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Plan would distribute opioid overdose reversal drug in Douglas County; commission to consider funding request

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Lawrence-based nonprofit DCCCA, which among its services provides substance use treatment, has a plan to distribute a lifesaving opioid overdose reversal drug throughout Douglas County.

County commissioners on Wednesday will hear about the plan to place nasal naloxone, also known by the brand name Narcan, in strategic locations throughout the community.

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The FDA-approved, over-the-counter treatment blocks the effects of opiates on the brain and restores breathing. It’s effective against all opiates — heroin, fentanyl, oxycodone, and similar prescription and street drugs — although some overdoses may take multiple naloxone doses to reverse. There is also an injectable version of naloxone.

“Through coordination with EMS, law enforcement, and community partners, DCCCA and Engage Douglas County are well-positioned to support the implementation of an integrated distribution project designed to reduce and prevent overdose deaths through education, training, and increased access to naloxone,” Bob Tryanski, the county’s director of behavioral health projects, wrote in a memo to the commission.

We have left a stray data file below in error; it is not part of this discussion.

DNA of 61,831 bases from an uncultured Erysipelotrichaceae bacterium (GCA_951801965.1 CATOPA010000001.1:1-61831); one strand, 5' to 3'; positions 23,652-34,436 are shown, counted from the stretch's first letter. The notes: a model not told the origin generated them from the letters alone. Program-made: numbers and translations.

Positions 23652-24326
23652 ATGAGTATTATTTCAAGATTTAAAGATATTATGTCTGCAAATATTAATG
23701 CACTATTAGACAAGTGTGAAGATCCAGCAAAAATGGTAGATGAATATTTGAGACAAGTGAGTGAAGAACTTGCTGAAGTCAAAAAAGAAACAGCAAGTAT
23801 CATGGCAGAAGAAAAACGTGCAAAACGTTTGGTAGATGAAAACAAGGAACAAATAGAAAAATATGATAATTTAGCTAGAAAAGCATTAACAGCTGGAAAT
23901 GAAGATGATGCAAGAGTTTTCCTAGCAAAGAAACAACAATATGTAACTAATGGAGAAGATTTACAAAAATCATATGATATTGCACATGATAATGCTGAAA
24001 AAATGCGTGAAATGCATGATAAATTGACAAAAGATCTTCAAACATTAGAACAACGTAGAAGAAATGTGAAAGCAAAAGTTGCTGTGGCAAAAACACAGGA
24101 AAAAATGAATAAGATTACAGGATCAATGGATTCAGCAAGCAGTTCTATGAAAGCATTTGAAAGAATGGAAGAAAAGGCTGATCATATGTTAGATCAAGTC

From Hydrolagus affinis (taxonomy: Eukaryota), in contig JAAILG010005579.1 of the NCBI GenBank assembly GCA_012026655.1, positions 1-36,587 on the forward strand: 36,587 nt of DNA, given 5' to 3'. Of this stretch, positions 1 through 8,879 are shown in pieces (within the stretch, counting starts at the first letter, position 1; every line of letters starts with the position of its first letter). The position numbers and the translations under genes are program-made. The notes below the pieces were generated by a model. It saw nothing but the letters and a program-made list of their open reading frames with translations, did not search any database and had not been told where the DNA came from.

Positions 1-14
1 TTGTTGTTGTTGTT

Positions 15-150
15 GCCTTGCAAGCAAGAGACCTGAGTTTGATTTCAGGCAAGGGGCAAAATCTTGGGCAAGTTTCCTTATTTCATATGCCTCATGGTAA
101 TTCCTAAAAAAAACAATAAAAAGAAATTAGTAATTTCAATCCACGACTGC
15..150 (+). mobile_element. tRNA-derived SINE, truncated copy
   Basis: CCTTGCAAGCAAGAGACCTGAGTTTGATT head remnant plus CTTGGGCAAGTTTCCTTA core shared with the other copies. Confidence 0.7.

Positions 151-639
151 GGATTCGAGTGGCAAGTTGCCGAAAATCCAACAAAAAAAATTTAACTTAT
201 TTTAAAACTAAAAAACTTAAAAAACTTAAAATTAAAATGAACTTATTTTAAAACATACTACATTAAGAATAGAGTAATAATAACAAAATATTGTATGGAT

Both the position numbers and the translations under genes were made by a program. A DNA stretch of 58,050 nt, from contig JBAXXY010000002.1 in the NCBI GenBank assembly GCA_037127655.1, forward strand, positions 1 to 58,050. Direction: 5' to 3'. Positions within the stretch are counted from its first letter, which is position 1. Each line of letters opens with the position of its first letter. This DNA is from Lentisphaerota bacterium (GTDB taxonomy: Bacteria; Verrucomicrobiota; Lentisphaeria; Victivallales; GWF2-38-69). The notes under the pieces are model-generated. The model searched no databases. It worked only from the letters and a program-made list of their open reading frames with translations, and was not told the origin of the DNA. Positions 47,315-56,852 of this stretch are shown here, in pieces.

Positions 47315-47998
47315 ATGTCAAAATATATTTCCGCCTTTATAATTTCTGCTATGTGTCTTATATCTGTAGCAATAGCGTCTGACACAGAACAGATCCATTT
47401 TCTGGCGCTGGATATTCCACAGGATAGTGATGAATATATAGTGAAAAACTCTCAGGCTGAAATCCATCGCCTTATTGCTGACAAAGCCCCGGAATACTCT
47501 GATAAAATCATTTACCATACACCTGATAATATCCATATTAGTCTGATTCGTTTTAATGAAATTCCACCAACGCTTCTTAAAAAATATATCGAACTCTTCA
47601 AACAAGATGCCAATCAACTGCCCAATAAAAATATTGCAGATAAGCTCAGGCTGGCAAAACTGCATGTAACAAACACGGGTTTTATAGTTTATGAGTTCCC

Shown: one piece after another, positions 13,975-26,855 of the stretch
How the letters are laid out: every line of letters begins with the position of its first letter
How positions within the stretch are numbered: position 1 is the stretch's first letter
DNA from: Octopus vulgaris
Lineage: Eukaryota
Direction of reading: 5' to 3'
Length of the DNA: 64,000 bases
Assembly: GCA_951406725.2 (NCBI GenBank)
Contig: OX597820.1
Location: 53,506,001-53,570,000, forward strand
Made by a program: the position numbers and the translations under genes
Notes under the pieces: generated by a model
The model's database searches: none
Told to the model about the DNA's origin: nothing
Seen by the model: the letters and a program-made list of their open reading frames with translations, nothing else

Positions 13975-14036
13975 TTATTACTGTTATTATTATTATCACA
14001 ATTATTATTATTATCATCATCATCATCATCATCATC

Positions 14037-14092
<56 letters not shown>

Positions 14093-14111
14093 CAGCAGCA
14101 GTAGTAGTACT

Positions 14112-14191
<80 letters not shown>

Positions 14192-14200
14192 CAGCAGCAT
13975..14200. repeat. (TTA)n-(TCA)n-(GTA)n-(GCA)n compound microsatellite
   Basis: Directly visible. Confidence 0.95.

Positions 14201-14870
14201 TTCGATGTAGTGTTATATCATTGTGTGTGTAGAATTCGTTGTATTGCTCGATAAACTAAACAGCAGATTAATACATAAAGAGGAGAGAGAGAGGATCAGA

In the plan’s first phase, DCCCA would place ONEbox devices — kits that contain a nasal naloxone kit and a brief training video — in 10 to 15 locations, including the Baldwin City, Eudora and Lawrence public libraries, and one per block from Sixth through 12th streets in downtown Lawrence, according to the memo. The devices come from the Drug Intervention Institute, a nonprofit based in West Virginia.

In the second phase, DCCCA would place vending machines that contain between 54 and 150 doses of Narcan.

“DCCCA will provide staff training at locations where the (ONEbox) units and vending machines are placed and restock the units as needed,” Tryanski wrote.

The first two phases would cost an estimated $47,570 total. That includes $15,250 for the ONEbox kits and $32,320 for the vending machines. Those estimates also include the staff time to restock the units for one year, according to the agenda.

“Funding to support this initiative would be drawn from Opioid Settlement funds,” Tryanski wrote in the memo.

Kansas residents and organizations can request a free Narcan kit from DCCCA and learn about how it works at this link.

The Douglas County Commission will meet at 5:30 p.m. Wednesday, April 26 at the county courthouse, 1100 Massachusetts St. Commissioners hear public comment from those in attendance in person and virtually via Zoom. Join the Zoom meeting at this link. See the full meeting agenda at this link.

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Mackenzie Clark (she/her), reporter/founder of The Lawrence Times, can be reached at mclark (at) lawrencekstimes (dot) com. Read more of her work for the Times here. Check out her staff bio here.

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